By Norman Galimski, Local Journalism Initiative Reporter
Published Oct 06, 2021
Five First Nation communities in northwest B.C. are receiving a part of the $2 million dollar poverty-reduction funding by the province.
Gitxaala Nation and Gitga’at Nation are receiving more than $69,000 in funding for community projects through the First Nations Well Being Fund.
Gitga’at Nation will get $35,000 to train community members in traditional food-preparation methods as well as build a freezer and smokehouse to serve the community at large. Meanwhile, Gitxaala Nation will collect $34,220 for a regalia-making program and develop a skill-development program for the community’s 75 members.
More than $2 million in grants has been provided to 62 First Nation communities throughout the province from the First Nations Well Being Fund, the Ministry of Social Development and Poverty Reduction stated in an Oct. 6 news release.
Kitselas First Nation is getting $35,000 for food-security initiatives that includes teaching food-forest gardening and traditional crop growing.
Similarly, Kispiox Band and Sik-E-Dakh (Glen Vowell Band) are getting $34,190 and $35,000 respectively for food security projects.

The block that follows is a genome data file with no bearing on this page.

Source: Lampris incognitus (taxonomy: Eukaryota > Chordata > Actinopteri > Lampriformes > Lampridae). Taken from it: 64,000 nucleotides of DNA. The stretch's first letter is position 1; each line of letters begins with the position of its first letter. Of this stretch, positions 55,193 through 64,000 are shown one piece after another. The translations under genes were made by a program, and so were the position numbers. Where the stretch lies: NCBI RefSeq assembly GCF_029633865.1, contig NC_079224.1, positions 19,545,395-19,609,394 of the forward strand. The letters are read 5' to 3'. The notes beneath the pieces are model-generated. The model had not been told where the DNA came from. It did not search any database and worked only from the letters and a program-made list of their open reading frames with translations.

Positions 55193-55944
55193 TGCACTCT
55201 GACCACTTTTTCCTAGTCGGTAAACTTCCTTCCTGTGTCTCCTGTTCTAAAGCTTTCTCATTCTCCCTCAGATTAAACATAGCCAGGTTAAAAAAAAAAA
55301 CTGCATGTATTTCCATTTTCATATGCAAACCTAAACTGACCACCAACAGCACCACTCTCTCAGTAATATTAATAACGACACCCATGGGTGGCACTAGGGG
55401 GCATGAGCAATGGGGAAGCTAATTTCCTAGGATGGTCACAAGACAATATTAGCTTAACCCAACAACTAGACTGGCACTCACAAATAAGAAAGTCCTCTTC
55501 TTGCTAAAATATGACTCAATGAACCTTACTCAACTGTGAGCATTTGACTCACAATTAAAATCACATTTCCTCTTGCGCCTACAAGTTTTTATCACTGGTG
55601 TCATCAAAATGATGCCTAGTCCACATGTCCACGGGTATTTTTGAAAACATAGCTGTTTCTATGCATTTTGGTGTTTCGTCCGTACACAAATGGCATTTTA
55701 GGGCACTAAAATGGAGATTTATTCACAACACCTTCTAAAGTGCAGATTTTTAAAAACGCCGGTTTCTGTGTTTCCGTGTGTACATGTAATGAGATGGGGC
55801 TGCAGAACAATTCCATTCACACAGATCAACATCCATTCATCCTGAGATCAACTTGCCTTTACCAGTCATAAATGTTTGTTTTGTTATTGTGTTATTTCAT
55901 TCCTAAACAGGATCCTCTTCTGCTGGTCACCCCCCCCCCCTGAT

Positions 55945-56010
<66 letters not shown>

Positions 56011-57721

“The projects developed by these communities will go a long way to promote community well-being, teach traditional food security methods and deliver skill development programs,” Jennifer Rice, MLA for North Coast, said.
The First Nations Well Being Fund is split into two streams, one for community projects and the other for planning.
The community projects stream provides up to $35,000 for a single First Nation, $70,000 for two First Nations and $105,000 for regional applications of three or more partnering First Nations. The planning stream provides $25,000 for one First Nation, $50,000 for two First Nations or $80,000 for a regional application involving three or more partnering First Nations.
Applications for the first intake of the fund closed May 30, 2021. All B.C. First Nations were eligible to apply to the fund, which was created with a $2.7-million grant from the Province.
This item is reprinted with permission from Prince Rupert Northern View. See article HERE.
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